“When night falls, we pull out a mattress and lay it on the ground of the ‘living room’ for my two brothers to sleep. I share the only bed in the house with my child and mother,” she says. “At day break, they all walk out of the house to their jobs and leave me behind to take care of the home.” Namaso says life here would be bearable “except that they are too many hooligans around”.
Ainembabazi and Namaso are among 64% of Uganda’s slumdwelling urban population today. Their shacks comprise the 64.3% of all the dwelling units in Kampala as revealed by the National Household Survey.
Taking the attribute of living space, the survey further shows that the percentage of overcrowded dwellings in Uganda (that is with more than two persons per room) is 49% in the urban compared to 56% in the rural.
The living conditions of the two women fit well into the UNHabitat definition of a slum as lacking safe water, proper sanitation, security and are usually overcrowded. The conditions resonates with the Uganda Population and Housing Census (2002) finding that more than 70% of the dwelling units in the country are substandard — built out of temporary materials that cannot maintain their stability for more than three years.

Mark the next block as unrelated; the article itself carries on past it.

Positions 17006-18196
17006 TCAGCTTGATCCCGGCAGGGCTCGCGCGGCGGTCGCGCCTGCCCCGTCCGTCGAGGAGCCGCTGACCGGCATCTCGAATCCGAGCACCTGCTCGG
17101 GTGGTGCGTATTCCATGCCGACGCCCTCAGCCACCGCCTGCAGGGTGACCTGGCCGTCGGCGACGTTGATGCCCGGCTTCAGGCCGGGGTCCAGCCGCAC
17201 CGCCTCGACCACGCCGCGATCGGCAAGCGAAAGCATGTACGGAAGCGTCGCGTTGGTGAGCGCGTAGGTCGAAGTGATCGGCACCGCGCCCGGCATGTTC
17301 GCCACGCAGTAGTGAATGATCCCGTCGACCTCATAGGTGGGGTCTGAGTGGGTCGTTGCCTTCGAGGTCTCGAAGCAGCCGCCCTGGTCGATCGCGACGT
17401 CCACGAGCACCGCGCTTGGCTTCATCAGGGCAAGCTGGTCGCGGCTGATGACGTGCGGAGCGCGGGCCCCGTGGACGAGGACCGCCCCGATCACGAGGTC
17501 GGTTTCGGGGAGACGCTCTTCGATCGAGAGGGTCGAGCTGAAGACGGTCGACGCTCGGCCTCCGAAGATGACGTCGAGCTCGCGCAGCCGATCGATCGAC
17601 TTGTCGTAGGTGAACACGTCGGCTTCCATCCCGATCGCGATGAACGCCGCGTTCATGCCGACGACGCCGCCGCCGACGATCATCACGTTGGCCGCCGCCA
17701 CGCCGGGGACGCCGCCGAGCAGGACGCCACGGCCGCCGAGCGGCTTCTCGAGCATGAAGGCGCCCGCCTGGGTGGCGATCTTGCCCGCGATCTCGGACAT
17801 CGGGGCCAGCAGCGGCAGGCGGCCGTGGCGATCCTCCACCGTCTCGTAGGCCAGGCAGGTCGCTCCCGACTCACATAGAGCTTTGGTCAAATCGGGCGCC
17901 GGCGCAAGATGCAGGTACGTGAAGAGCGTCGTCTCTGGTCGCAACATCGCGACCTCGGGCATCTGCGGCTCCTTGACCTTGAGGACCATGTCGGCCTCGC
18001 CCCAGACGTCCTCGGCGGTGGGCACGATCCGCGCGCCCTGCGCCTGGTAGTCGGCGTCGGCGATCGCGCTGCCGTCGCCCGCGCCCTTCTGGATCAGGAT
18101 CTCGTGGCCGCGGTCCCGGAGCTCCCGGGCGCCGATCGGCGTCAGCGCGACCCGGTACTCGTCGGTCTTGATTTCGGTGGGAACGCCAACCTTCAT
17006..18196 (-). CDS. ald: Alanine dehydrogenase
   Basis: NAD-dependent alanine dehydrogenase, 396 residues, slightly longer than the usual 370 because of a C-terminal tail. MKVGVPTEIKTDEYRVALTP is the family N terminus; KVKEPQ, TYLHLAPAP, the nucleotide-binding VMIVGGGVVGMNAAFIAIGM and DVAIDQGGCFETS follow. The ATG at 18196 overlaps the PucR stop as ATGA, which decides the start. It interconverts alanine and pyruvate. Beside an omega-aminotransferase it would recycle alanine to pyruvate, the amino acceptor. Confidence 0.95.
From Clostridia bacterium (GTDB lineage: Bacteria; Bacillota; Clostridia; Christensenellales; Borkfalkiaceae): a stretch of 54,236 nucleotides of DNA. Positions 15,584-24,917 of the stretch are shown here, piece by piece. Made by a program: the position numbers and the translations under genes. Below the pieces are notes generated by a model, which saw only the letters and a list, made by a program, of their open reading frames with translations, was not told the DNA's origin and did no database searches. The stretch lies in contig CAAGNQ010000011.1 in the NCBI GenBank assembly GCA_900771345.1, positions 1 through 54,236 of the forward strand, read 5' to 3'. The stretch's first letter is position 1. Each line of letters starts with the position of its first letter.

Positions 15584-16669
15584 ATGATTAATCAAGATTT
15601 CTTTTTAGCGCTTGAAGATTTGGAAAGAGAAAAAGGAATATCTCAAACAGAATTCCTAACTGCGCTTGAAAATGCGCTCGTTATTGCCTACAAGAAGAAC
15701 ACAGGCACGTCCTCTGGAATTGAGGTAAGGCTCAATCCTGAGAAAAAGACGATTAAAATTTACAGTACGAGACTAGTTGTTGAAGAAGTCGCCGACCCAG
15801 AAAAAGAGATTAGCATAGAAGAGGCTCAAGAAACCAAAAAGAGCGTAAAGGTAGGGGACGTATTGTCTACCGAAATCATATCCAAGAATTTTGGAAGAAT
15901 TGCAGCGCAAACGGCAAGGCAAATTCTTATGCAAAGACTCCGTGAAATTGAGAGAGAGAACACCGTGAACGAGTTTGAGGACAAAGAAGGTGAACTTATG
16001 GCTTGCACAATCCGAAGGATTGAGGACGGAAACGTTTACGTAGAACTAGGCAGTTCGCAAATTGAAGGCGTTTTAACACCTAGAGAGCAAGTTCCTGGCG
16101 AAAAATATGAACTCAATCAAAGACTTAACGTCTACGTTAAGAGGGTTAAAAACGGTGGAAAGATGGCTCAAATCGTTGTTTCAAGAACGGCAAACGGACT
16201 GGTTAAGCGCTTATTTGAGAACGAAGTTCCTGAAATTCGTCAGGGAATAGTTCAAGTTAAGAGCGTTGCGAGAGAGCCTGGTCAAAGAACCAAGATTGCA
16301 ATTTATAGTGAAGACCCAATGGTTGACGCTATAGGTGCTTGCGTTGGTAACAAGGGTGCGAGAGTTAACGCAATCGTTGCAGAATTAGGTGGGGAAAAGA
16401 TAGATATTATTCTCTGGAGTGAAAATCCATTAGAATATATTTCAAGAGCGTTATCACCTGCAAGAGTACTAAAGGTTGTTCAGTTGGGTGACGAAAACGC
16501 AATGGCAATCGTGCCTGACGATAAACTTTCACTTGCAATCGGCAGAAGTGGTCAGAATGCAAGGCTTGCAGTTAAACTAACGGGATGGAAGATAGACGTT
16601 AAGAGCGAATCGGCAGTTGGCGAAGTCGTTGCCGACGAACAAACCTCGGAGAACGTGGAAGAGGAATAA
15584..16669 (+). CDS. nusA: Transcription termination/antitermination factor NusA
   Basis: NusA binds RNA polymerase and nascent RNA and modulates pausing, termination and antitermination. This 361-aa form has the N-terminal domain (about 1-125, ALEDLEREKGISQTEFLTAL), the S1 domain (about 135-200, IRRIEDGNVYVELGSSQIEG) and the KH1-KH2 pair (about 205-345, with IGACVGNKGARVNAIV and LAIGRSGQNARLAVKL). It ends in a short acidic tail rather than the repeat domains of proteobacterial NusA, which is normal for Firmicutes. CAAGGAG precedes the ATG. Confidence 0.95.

A hub for hooligans Hooliganism haunts Kikubamutwe like a ghost. “Every night we have to be on the look-out for thieves,” says Namaso. Such is the mark of hooliganism that this place got its name from it more than 30 years ago. “In the 1970s this area was notorious for armed robbers, who waylaid residents and stole their property.
Whenever they were caught, these robbers would be hit on the head as a punishment,” recalls Kizza. Since then, this place has been referred to as Kikubamutwe (which loosely translates to ‘head-hitter’).
There is suspicion that the hooligans, who terrorise this neighbourhood are the unemployed young men who loiter around during day. Many of them are believed to be on drugs. “Thousands of our young people today are jobless and this has led them to crime,” says Kizza.
“I am concerned about all this, but I understand why things are like this. People don’t have money.” Frustration is written all over Kikubamutwe — from the little boy scouring the rubbish bin for food by the roadside to the lad sweating his way through a chapatti baking exercise next to an open roadside sewer. I found Kizza seated in a makeshift shelter in the company of bloodshot eyed men sipping at glittering glasses of waragi.
It was just midday. Making a difference in difficult circumstances Dire as the situation might be, there are people who are trying to improve the situation in this sorry neighbourhood. I
n this collective effort to check security, the residents formed security committees to ensure that residents are protected from armed robberies and other forms of crime.
“We have been pooling resources as residents of this place and putting this money together to pay security personnel to guard our homes and property, especially at night,” says Kizza.
Residents responded well to this call and indeed security had slowly improved. However, she remarks, this good initiative is being undermined by lethargy.
“People are no longer keen on paying this money,” she laments. A cocktail of problems afflicts Kikubamutwe, but life goes on. The residents have tried, but not done much. They seem to be overwhelmed.